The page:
Finally, when everyone was done, I posted a generic, simple Google slideshow to our Google classroom, making a copy for each student. They populated their individual slideshows with all of their screenshots of the game. I was able to go into Google classroom and access each student’s slideshow to see exactly what they had circled as their answers for spelling plural nouns. I gave kids scores of 1-4 depending on how successful they were on their initial guess. It was funny, because I could see in the screen shot areas where students had accidentally or otherwise already found the coins in the correct direction! The screenshots also betrayed loss of hearts, indicating that students had checked to see where hazards may be. But, I was totally okay with this. The whole idea of the game was for it to be self-correcting. If they figured out what direction they ought to go before looking at the answers and circled the corresponding answer, more power to them. You got it right, one way or another! That’s life!

The lesson, the maze, the assessment… it was all totally awesome, but there is more. Because I shared the game to my BloxelsEDU classroom, in addition to publishing it to the “Arcade”, my students now had access to the game as something that they could alter. They opened it up as a “Remix” and were able to see all of the different tricks to the trade that I had developed. They could learn how to make their own games/mazes, but also simply change mine and put in different questions, totally change the path of the maze… The BloxelEDU world was the limit! And, now you can too! Enjoy.

Pink, D. H. (2009). Drive: The surprising truth about what motivates us. New York, NY: Riverhead Books.

New @BloxelsEDU game: #Arcade no. 26523370 #ThePolitePirates #PluralNouns

Classy Character Development

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Small booklet to be photocopied and stapled contains my story, “Teamwork Changes Everything”

“What gender is the Squirrel?” a student asked me as she typed her written response into her iPad.

“What pronoun was used in the story?” I hinted. This is a story about a squirrel who is too worried about collecting nuts to speak with a rabbit who just wants to help. Eventually, the squirrel allows the aid, and in time the two become unlikely friends. I wrote the simple story for my students several years ago. The animals don’t have names, however, I do use the personal pronoun, “her”. I just refer to them as Squirrel and Rabbit, which is common among characters in folktales.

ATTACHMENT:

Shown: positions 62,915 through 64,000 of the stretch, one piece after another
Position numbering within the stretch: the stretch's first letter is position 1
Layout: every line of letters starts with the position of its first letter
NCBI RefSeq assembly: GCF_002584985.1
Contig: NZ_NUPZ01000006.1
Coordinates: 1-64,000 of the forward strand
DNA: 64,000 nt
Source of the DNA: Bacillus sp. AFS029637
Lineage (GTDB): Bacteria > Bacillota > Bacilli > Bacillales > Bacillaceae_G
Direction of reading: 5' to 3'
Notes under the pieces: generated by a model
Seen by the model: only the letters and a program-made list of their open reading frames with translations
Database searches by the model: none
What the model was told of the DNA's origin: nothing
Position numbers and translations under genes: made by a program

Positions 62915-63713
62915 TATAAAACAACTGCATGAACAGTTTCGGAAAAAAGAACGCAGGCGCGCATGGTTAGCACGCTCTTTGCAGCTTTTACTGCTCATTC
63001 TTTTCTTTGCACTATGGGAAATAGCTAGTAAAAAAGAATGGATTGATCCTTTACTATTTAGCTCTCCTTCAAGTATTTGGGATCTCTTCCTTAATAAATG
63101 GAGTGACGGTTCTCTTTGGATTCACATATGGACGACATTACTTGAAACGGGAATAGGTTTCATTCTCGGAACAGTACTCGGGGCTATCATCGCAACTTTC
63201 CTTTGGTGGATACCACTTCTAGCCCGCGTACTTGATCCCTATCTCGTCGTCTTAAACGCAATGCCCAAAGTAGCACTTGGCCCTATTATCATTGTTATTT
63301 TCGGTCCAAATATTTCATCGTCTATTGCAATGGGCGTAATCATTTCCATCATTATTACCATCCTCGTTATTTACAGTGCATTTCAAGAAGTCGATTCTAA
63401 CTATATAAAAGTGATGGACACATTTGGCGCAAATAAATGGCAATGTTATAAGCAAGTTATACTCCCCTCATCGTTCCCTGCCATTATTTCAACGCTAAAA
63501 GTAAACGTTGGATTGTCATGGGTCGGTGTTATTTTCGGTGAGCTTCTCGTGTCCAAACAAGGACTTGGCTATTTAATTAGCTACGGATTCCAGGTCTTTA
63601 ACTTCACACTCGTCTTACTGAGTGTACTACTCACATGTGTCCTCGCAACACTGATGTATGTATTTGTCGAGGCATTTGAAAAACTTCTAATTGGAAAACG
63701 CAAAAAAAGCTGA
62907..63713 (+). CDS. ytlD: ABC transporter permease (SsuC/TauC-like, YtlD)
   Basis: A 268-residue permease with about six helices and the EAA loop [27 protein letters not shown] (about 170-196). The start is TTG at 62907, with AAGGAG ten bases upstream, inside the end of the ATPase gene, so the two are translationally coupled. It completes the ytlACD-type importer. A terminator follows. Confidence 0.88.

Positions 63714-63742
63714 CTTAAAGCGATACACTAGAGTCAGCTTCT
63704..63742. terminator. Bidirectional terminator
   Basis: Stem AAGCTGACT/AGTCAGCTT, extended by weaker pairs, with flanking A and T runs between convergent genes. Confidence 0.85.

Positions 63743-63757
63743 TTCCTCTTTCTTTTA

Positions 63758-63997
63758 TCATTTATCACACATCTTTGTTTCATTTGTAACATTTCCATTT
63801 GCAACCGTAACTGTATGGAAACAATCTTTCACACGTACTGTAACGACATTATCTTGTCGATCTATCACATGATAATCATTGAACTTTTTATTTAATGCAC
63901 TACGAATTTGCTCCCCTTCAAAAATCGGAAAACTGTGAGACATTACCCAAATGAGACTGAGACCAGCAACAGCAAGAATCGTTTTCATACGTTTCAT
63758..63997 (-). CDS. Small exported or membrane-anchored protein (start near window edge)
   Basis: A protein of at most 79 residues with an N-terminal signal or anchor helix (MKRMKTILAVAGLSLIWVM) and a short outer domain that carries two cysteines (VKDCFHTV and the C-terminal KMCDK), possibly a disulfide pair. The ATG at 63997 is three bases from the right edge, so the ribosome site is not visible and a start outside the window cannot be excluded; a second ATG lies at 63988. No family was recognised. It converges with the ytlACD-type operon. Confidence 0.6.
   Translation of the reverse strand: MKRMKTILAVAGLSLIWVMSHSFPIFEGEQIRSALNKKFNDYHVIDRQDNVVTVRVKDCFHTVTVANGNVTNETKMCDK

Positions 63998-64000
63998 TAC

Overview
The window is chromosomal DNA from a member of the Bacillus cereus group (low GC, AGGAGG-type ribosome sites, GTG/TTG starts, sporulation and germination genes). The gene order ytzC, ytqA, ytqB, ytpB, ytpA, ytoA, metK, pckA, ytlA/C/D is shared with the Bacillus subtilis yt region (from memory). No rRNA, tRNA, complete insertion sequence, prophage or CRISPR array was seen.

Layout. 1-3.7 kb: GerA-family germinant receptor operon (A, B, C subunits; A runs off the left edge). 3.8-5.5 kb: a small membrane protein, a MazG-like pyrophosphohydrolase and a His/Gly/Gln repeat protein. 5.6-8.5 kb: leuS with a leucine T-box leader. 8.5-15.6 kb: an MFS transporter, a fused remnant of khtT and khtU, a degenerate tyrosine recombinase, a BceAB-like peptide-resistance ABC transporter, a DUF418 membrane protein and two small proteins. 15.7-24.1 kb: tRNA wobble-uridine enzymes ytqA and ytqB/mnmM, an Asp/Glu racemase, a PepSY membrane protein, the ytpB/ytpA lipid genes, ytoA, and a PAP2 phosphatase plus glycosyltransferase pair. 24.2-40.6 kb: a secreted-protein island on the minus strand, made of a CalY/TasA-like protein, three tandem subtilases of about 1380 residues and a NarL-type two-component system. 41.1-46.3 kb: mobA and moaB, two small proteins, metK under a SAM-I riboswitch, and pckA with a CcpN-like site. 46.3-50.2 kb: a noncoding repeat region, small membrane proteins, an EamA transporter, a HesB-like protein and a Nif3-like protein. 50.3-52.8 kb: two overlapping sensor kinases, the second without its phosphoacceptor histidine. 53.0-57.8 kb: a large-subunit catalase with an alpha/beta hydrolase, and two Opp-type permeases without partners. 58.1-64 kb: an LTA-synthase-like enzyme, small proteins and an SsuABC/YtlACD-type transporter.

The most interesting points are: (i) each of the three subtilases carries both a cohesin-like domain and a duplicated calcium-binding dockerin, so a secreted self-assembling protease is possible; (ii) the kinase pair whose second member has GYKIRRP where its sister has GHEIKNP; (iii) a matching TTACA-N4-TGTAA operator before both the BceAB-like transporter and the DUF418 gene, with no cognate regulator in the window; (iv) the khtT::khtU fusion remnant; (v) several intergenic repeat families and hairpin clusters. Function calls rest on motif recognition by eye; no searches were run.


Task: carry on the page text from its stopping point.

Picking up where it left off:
My student located the female personal pronoun. I got the class’s attention and pointed out the student’s discovery. A mini lesson on pronouns ensued.

Even after all of that, this morning I ran across a written response that jarred me. I had the students write about how Squirrel changes throughout the story. They were to use sequence and display evidence to show comprehension of character development. One of the best responses was written by a boy. He did a great job writing an opening sentence, answering the prompt, providing evidence…

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The great written response that gave me pause.

 

Only one thing… 

The boy used “he” to refer to the Squirrel.

Now, this is not a big deal at all; I would not take any points off for that, but it caused me to pause and think. This was not a student who failed to pay attention during my lesson on pronouns. He is one of my better listeners. 

You know what happened? This smart kid identified himself with the main character of the story; the one who changes from frantic to friendly. I don’t think that this is a case of gender reversal. It feels more like gender take over. The student is a great kid, and I don’t think there was one malicious moment in his reading or writing or learning. I blame this on my lack of clarity when developing the characters of the story. I afforded the student enough ambiguity that he was able to comfortably substitute the male pronoun for the female without even thinking about it. 

This reminded me of a Twitter profile I recently ran across and look forward to following. “Write With Color” (https://writingwithcolor.tumblr.com/) is about purposefully including detail about race and/or ethnicity in character development when writing.

I used to think that it was a good thing to be vague when presenting a character, so that the reader can identify more freely. There is certainly a time and place for that. If your purpose for writing is to provide powerful female potential in the public mindset, though, it would be important to make sure that people are clear on who your character is.